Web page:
April 19th, 2003, 03:52 AM
Old IFS exploit ??
Can somebody explain the old IFS exploit? Setting the IFS to '/' instead of a ' ' to run another program with escalated priveleges...? something like that... its been around, but can't seem to find any webpages that really explain how its used...
April 19th, 2003, 06:47 AM
Its not software piracy. Iím just making multiple off site backups.
April 19th, 2003, 07:46 AM
The IFS exploits basiclly goes like this....
If the program is setuid ( rwsr-xr-x ) and in a couple of cases even if it is not, and it uses the C function call system() you may be able to fool it by changing your $IFS environmental variable ( IFS is Internal Field Separator ) which changes how the shell delimits directories.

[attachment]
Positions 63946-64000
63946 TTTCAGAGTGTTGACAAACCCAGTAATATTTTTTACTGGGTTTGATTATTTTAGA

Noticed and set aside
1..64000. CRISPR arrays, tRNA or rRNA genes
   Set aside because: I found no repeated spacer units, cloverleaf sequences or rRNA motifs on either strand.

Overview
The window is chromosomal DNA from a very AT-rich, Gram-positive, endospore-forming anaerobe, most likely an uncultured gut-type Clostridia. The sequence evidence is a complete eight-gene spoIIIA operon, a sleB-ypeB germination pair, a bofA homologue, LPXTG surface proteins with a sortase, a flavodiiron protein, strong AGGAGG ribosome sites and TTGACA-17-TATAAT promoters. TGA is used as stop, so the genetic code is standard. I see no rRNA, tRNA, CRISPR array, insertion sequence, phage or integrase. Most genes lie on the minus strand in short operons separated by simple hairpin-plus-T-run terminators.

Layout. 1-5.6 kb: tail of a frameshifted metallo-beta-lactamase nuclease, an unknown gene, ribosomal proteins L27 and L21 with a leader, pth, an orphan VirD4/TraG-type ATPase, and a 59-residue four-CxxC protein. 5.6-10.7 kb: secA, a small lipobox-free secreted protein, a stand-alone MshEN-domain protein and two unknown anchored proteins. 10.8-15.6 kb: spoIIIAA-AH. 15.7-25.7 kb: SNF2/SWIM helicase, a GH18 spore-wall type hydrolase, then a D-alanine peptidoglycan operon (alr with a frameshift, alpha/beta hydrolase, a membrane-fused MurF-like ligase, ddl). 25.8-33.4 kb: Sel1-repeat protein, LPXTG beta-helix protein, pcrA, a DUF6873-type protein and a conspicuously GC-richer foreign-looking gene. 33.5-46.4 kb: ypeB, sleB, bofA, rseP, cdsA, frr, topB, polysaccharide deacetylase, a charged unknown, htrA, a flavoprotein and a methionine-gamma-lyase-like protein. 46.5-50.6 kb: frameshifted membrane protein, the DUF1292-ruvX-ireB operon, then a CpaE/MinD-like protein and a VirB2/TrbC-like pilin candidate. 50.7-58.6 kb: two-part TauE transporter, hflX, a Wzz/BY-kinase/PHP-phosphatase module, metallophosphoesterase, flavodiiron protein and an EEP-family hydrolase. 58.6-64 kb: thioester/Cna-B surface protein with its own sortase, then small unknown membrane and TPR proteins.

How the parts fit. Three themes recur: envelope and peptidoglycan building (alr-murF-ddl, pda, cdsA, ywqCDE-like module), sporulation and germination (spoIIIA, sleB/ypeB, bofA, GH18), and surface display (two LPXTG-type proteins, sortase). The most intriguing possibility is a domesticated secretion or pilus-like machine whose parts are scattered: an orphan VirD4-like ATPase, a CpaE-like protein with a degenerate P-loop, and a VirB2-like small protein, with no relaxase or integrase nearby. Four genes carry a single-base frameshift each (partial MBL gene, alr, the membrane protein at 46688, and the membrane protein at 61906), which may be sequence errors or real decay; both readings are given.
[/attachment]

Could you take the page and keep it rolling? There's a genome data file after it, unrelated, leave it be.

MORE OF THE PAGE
For example, a program that calls system( "/bin/mount" ); with a modified IFS may be interpreted as bin mount instead of the intended /bin/mount. In this case whatever the first bin the shell comes across as it searches your path will be executed.
If you have a program in your path named bin ( works best if in your current working directory and that directory comes first in your path ) the setuid program will execute that first. Now suppose that bin is acutally some kind of exploit with the name bin that must be run by uid 0 (a.k.a. root ).
Setting the IFS variable is done like so....
$ export IFS='/' # for the bash and ksh shells
% setenv IFS='/' # for csh and tcsh
Hope that helps a little, and that your interest is benign
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April 20th, 2003, 12:06 AM
Thanks, both of you!